The trip through the Gate is different every time. It is instantaneous, and it's plenty of time to go insane. It is a zone of simultaneity where I become, for a time too short to measure or remember and too long to endure, all the things that have ever been. I encounter myself in the Gate. I create myself, then create the universe and emerge into my creation. I fall downtime to the beginning of the universe and then bounce back to a time else when. That time turns out to be the dead past, come alive again, re-animated for me and the snatch team.

I could devote a billion words to the experience of stepping through the Gate and not come close to the actuality.

At the same time, what happened is that I stepped through. Simple. One foot in the dead future, the other in the living past (with my ass on the line: one cheek in the land of the Brooklyn Dodgers and the other in the Last Age -- or my face in the fifties and my fanny in Tomorrowland).

These two feet of mine were connected by legs. Yet they were some thousands of miles apart in space and billions of years apart in time.

One of the feet was not even my own, but that's neither here nor there.

I shall simply say I stepped through. It should be taken to mean I went through a terrifying ordeal that I had become used to, to the point that I managed to convince myself it was routine.

I stepped through the Gate.

I emerged in the lavatory of the Lockheed Constellation in 1955, and immediately had to duck as two members of the snatch team threw a screaming woman over my head. Her scream cut off when her head went through the Gate. It would finish in the far future and by then it would probably be a dilly. The situation was simply not going to make sense to the poor dear. Greetings! Your descendants are proud to welcome you to Utopia!

I stepped out of the lav as two more snatchers dragged a bulky man in a torn gray suit toward the door. He struggled feebly; probably stunned at low power. It didn't take long to see not much was going right with this snatch. For one thing, the passengers were rebelling.

Of course, we expect hysteria, eventually. No snatch is going to come off without some screaming and the involuntary release of a few pints of urine. If I got snatched, I'd probably piss, too.

But it struck me that the mayhem stage of this snatch had arrived ahead of schedule.

There were still too many conscious goats against a handful of snatchers.

It was easy to distinguish the snatch team members from the goats. The snatchers were all dressed like stewardesses. In 1955, on this airline, that meant pert little caps and skirts reaching halfway between knees and ankles and precarious, high-heeled shoes.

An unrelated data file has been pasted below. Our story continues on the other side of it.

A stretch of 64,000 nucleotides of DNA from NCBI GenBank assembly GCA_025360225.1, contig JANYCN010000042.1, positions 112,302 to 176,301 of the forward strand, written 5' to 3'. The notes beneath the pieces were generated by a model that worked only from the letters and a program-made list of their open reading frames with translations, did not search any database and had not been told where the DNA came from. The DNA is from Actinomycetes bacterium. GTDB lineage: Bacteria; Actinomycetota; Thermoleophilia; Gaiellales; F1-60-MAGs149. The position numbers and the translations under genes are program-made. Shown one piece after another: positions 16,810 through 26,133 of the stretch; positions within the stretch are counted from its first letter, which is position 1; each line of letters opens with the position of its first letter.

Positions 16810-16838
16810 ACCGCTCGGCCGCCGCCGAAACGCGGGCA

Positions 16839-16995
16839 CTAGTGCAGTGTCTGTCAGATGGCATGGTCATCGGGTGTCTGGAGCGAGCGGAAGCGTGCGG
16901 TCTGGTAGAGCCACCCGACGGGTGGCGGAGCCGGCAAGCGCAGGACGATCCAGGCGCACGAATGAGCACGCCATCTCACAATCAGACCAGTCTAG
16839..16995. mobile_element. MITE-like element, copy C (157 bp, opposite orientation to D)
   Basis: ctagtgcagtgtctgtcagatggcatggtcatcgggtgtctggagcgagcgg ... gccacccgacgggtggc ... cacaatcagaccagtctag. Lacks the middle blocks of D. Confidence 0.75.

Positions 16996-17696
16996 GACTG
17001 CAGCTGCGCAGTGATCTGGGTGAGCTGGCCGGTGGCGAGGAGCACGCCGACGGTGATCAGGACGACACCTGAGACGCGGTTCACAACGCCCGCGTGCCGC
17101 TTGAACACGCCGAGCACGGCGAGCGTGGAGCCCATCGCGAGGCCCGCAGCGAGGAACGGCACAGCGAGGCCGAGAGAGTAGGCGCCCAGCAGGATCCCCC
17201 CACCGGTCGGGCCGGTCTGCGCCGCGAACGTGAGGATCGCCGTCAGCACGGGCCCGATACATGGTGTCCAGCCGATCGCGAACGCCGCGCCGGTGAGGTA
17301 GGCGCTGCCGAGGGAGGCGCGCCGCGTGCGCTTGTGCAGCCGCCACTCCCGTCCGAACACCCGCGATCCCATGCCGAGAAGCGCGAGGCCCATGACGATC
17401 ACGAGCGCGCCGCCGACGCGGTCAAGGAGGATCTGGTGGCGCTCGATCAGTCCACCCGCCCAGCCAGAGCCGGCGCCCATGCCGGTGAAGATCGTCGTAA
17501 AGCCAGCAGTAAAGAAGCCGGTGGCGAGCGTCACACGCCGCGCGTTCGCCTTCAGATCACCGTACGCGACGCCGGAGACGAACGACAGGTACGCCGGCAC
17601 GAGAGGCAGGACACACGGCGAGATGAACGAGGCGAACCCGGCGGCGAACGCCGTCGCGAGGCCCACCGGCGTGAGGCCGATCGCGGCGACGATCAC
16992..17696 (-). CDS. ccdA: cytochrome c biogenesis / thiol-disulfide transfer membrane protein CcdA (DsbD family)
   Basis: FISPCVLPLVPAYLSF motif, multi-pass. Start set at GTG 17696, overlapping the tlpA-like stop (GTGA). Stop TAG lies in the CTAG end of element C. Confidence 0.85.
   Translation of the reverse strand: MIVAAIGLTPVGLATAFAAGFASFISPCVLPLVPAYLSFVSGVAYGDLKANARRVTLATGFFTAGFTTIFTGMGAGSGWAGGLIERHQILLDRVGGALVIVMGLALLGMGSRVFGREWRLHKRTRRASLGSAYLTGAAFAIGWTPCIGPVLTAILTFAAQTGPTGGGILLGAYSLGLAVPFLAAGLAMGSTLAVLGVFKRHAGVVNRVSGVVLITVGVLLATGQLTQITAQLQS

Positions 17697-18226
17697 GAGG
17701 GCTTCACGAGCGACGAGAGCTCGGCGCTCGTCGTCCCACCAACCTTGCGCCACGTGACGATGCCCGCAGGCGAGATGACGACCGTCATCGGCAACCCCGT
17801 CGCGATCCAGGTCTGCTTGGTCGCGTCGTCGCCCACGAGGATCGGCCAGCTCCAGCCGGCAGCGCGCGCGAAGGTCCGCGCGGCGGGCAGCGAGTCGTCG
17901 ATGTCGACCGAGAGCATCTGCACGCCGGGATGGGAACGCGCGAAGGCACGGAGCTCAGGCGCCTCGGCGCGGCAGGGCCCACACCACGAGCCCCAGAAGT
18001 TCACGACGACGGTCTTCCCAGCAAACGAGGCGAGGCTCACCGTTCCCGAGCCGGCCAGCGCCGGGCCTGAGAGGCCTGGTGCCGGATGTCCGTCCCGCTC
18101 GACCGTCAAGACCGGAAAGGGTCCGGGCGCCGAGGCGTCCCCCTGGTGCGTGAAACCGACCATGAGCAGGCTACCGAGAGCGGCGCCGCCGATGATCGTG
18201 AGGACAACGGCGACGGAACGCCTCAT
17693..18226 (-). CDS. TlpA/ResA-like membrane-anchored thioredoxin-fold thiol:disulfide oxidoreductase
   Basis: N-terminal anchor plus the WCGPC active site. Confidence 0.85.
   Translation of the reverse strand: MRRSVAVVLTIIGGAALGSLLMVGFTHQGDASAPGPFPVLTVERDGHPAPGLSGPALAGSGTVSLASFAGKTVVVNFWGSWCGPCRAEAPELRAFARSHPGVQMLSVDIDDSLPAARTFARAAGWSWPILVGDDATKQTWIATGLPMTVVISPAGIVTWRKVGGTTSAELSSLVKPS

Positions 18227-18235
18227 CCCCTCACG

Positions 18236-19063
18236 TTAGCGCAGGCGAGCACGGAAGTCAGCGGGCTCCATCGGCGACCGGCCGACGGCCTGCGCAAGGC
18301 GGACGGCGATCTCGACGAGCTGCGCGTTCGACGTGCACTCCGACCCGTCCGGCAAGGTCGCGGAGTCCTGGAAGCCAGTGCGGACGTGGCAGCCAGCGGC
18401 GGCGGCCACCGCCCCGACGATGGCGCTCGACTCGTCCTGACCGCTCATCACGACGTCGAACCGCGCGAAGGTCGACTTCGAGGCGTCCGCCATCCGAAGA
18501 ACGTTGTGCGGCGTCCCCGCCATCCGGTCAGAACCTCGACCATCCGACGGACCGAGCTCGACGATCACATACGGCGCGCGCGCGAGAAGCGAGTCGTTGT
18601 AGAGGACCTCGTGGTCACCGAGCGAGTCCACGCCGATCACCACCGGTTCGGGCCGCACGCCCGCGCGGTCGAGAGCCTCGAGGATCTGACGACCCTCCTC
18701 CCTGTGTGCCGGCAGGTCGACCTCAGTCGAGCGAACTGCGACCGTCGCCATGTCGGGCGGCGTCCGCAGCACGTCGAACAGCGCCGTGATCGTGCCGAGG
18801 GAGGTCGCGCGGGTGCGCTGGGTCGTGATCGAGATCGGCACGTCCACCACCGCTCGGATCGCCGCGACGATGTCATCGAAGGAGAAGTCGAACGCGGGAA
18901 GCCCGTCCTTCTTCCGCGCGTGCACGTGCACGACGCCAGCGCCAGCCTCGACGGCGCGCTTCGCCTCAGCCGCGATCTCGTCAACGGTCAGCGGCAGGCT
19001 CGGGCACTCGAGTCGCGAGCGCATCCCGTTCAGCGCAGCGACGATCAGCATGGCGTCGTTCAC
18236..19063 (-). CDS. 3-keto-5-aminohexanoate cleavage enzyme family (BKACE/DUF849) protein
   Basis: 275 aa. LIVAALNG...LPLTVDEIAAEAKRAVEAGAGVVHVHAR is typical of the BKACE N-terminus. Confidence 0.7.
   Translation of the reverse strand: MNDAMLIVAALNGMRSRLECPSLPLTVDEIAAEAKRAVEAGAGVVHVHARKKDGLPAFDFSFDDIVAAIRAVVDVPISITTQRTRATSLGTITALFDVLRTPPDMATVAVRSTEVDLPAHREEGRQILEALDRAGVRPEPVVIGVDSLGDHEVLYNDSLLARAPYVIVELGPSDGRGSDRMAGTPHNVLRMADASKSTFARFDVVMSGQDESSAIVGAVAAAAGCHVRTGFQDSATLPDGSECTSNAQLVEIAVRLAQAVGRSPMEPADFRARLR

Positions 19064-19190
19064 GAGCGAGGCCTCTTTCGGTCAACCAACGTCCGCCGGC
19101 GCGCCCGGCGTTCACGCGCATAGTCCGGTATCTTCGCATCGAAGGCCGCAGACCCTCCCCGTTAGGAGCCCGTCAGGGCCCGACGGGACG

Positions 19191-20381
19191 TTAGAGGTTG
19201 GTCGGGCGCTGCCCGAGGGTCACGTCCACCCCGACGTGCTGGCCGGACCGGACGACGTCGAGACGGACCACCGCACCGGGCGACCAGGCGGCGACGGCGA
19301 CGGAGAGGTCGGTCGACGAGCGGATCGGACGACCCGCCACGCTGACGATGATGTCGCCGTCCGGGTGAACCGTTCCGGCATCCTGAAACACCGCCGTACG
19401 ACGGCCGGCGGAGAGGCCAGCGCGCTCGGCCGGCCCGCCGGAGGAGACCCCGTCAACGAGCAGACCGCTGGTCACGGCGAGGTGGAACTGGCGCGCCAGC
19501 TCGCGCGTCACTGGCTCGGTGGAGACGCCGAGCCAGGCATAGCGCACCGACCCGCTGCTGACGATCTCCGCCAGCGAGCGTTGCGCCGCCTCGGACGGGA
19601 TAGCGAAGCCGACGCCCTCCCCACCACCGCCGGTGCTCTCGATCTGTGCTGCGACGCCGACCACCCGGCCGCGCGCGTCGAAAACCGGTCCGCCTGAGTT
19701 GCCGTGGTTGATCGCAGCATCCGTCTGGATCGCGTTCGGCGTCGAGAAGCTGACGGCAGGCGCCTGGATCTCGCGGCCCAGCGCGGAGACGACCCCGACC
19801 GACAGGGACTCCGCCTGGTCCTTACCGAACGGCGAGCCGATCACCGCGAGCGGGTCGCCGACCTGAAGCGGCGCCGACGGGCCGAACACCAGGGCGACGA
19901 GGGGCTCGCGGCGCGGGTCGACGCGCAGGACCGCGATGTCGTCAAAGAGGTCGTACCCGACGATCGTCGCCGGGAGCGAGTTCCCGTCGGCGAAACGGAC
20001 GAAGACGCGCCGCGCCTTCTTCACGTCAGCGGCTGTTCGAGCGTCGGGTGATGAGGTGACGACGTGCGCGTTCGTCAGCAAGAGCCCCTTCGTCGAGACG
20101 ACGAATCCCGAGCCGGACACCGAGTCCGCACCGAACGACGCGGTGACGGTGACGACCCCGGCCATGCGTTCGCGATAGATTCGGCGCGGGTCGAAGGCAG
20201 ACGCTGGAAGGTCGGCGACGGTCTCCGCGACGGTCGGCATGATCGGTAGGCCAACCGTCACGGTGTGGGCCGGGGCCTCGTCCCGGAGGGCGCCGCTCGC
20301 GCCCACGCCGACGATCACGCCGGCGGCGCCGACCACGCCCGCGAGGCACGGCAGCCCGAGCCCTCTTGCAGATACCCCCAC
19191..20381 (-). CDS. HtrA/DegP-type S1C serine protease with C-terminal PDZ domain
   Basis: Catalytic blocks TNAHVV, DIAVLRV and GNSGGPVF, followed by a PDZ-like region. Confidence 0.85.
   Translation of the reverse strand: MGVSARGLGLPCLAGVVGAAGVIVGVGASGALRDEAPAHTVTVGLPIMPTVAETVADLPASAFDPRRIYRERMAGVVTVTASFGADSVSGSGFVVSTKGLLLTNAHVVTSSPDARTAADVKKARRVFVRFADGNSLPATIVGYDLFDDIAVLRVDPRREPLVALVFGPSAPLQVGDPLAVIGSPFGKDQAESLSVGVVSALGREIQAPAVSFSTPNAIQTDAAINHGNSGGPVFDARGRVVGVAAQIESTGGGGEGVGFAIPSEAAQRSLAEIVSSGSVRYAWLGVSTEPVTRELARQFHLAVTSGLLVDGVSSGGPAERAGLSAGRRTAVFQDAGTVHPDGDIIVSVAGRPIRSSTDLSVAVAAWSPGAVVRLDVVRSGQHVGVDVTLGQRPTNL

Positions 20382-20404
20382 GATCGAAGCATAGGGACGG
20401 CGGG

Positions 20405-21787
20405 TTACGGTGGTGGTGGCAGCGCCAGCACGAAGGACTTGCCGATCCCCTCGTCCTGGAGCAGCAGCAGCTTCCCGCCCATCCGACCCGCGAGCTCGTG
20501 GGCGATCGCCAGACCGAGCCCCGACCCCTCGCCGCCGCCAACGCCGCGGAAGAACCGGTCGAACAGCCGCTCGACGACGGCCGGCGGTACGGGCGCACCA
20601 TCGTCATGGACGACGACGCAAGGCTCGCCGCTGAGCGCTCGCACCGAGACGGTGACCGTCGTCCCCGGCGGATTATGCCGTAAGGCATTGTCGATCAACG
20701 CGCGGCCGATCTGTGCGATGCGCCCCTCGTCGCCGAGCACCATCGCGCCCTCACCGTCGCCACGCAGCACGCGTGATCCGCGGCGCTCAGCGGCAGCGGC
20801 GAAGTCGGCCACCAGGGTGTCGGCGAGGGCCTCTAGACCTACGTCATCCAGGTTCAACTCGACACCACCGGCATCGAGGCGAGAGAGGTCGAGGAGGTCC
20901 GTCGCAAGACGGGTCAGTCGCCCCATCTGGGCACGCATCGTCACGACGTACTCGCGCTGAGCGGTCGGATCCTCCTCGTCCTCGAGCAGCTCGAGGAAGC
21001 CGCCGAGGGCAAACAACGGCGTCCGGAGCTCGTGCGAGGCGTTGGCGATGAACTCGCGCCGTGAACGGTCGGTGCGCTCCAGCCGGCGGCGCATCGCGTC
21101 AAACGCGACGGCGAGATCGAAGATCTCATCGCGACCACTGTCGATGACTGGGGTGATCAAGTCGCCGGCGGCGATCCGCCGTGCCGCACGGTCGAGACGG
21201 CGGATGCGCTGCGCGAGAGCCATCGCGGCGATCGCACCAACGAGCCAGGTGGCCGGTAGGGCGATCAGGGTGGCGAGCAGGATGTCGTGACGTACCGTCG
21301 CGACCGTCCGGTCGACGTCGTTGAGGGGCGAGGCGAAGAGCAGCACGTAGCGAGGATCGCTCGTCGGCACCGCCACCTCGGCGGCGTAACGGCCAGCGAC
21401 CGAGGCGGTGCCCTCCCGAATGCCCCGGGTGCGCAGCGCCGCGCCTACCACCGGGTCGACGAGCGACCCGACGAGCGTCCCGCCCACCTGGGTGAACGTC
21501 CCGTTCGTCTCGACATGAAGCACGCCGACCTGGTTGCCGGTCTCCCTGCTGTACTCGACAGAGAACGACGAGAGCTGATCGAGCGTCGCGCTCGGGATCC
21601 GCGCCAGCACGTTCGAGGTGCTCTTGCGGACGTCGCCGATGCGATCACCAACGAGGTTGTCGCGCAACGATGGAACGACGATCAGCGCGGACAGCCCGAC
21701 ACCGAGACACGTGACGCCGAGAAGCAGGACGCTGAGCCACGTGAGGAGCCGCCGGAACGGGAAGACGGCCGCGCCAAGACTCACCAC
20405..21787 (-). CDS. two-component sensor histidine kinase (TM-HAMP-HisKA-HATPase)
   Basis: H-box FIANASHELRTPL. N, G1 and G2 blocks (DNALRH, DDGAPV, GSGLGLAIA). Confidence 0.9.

They also wore blood-red lipstick. They looked like vampires.

1955. I had to take their word for it. When you've been to as many times as I have the styles blur. They all look weird: But I had no reason to doubt the date. Outside, down below us in the world, cars were sprouting tail fins. Chuck Berry was recording Maybellene. Phil Silvers and Ed Sullivan were on the vidscreens, which were being called television sets.

Nashua would win the Preakness this year and the Brooklyn Dodgers would win the World Series. I could have been a rich woman in 1955 if I could have found a way to get a bet down. Tomorrow's newspapers, for instance: Constellation Crashes In Arizona Desert ...

Wanna bet? But this little section of 1955 was not a healthy place to be. Even without the chaos the snatch operation had become, this airplane did not have much flying time left.

I shook my head to clear it. Sometimes that works. I get vague for a few seconds after a trip through the Gate. I forced myself to concentrate on what needed doing this second, and the next, and the next ...

Jane Birmingham was hurrying down the aisle. I snagged her arm. Things were falling apart around her and I guess the last thing she needed was to have the boss show up to joggle her elbow.

"It's a mess back there," she said, gesturing to the curtain separating first-class from tourist. I heard shouts and screams of a struggle.

"We were shorthanded when we went in on them," Jane was still explaining. "Pinky discovered her gun was missing not too long after we took off. We tried to locate it quietly; didn't work. I had to start the snatch. I let Pinky look while we started caulking the folks up front." She looked away from me, then dragged her eyes back. "I know I shouldn't have done that, but -- "

I waved it away.

"We'll sort it out later," I said.

"I don't know what went wrong from there. Shorthanded, I guess. Plus, we were all on edge. When we faced them down a fight got going. Kate's down and out. Some big bastard got past -- "

"Never mind. Toss her out with the goats."